If the economy performs worse than expected, as it did in 2011, there are concerns that Greece may again fail to cut its deficit significantly.
Greece predicted Friday that its budget deficit will fall sharply next year and insisted that no fresh austerity measures will be needed to plug a hole in this year’s finances.[..]
Venizelos, who kept his job in the new interim coalition government formed last week and led by technocrat Lucas Papademos, said the new debt deal will make the country’s national debt “totally sustainable.”
The deal includes provisions for banks and other private holders of Greek bonds to write off 50% of their Greek debt holdings[..] But the details have not yet been worked out, and negotiations have only just begun.[..]
“The entire process is voluntary,” Venizelos said of the bond writedown. [..]
Gripped by a vicious financial crisis since last year, the Greek government has imposed a series of harsh austerity measures, including salary and pension cuts and increased taxes. But the measures have led to a deep recession, with the economy projected to contract by 5.5 per cent of GDP this year
Ilargi: Italy, too, is in a recession, and well on its way toward a depression. So Mario Monti should be sent straight back to the drawing board (he won’t be, for now). Here’s the main takeaway from Monti as reported by Frances D’Emilio and Colleen Barry for AP:
“We must convince the markets we have started going down the road of a lasting reduction in the ratio of public debt to GDP. And to reach this objective we have three fundamentals: budgetary rigour, growth and fairness,” Monti said.
He said he would quickly work to lower Italy’s staggering public debt, which now stands 1.9 trillion ($2.6 trillion) — 120 per cent of its GDP. “But we won’t be credible if we don’t start to grow,” Monti added.[..]
Monti said if Italy fails to grow economically and unite behind financial reforms, “the spontaneous evolution of the financial crisis will subject us all, above all the weakest, to far harsher conditions.”
Ilargi: “We won’t be credible if we don’t start to grow”, says he. The sort of growth he’ll tell his countrymen he’s aiming for can only be achieved by loosening regulations for firing people and lowering their wages and pension plans, by raising taxes, and by privatizing public assets (through firesales to international investors). “The spontaneous evolution of the financial crisis” is the kind of thing you need to say out loud five or 10 times, and see what taste it leaves behind on your tongue. You know, as opposed to “planned evolution”.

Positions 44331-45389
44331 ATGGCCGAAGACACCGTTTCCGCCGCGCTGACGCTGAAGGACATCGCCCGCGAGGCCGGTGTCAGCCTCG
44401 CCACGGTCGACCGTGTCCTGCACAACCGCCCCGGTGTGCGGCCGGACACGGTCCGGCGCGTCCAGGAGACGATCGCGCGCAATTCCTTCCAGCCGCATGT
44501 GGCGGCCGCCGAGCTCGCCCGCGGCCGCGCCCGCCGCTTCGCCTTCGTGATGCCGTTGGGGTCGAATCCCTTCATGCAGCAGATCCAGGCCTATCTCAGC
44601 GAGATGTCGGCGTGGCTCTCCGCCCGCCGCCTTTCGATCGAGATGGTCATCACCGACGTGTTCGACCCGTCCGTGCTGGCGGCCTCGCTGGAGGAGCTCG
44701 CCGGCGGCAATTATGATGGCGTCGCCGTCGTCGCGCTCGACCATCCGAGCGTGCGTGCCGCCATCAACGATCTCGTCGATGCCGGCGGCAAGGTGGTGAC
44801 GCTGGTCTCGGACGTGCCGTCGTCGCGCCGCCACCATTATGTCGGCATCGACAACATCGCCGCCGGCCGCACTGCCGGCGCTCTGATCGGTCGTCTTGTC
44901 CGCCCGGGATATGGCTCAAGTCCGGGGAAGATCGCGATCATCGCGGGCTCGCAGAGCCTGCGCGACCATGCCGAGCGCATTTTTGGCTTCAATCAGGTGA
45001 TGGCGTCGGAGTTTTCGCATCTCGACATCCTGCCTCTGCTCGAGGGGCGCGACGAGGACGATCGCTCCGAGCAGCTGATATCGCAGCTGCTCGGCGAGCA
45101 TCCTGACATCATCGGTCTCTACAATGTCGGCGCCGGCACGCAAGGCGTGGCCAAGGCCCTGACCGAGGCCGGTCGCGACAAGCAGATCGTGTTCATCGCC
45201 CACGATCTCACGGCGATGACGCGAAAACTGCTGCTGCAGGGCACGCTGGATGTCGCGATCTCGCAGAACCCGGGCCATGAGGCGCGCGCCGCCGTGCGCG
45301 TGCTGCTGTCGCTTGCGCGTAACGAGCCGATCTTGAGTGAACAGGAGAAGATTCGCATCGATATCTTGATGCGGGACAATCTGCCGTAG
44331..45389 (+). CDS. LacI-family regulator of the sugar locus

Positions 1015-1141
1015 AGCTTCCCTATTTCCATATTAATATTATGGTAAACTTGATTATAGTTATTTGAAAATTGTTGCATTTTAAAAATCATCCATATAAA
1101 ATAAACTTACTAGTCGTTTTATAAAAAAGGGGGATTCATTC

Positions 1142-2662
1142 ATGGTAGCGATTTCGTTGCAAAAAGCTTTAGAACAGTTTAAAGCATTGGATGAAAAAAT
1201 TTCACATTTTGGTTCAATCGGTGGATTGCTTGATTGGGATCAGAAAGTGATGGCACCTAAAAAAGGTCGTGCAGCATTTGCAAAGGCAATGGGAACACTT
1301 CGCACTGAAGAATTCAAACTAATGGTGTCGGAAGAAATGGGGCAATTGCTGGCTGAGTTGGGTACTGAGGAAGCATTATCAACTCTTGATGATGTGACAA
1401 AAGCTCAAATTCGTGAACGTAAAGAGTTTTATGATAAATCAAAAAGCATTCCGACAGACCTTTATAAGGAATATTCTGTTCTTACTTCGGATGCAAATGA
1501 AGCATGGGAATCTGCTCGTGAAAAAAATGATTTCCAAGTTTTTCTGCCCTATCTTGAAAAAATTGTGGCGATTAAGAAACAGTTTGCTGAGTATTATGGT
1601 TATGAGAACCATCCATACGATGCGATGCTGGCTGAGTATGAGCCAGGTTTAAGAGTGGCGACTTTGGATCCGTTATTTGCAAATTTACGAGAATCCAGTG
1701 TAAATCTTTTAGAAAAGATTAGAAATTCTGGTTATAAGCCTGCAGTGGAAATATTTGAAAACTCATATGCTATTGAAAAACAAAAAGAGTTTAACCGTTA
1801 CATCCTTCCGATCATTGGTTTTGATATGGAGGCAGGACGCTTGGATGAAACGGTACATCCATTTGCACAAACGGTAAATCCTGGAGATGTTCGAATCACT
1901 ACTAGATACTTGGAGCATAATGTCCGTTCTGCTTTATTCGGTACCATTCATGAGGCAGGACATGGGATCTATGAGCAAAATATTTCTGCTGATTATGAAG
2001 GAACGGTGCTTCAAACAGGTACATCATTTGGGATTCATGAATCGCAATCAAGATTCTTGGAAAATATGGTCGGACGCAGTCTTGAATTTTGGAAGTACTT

It’s the sort of plan for which the international finance industry, through the IMF and World Bank, has had blueprints on the shelf for many decades, and which have been finetuned in South America, Southeast Asia and Eastern Europe during that time.
But that’s not the sort of plan that will lead to renewed growth, or at least not for anyone else than the banks that control the IMF and World Bank. For the people on the street, it’s guaranteed misery for many years to come.
Spain has become the new poster child for what ails the EU periphery, with its 10-year bond rate surpassing even Italy’s in a very short timespan. Looking at the details, that shouldn’t be all that surprising. For starters, the BBC’s Robert Peston:
[..] if you add together all debts – government debts, corporate debts, financial institution debts, and household debts – Spain is a much more indebted or leveraged country than Italy.[..]
… the same group of global investors lend to governments, banks and businesses, so if they become worried about a country’s economic prospects they become wary of lending to any of its economic actors. [..]
… the burden of paying debts suppresses economic activity, whether the debtor is a household, a government, or a company.
So here are the numbers – and for Spain they are hair-raising. In 1989, Spain’s ratio of government debt to GDP – the value of what the country produces – was just 39%.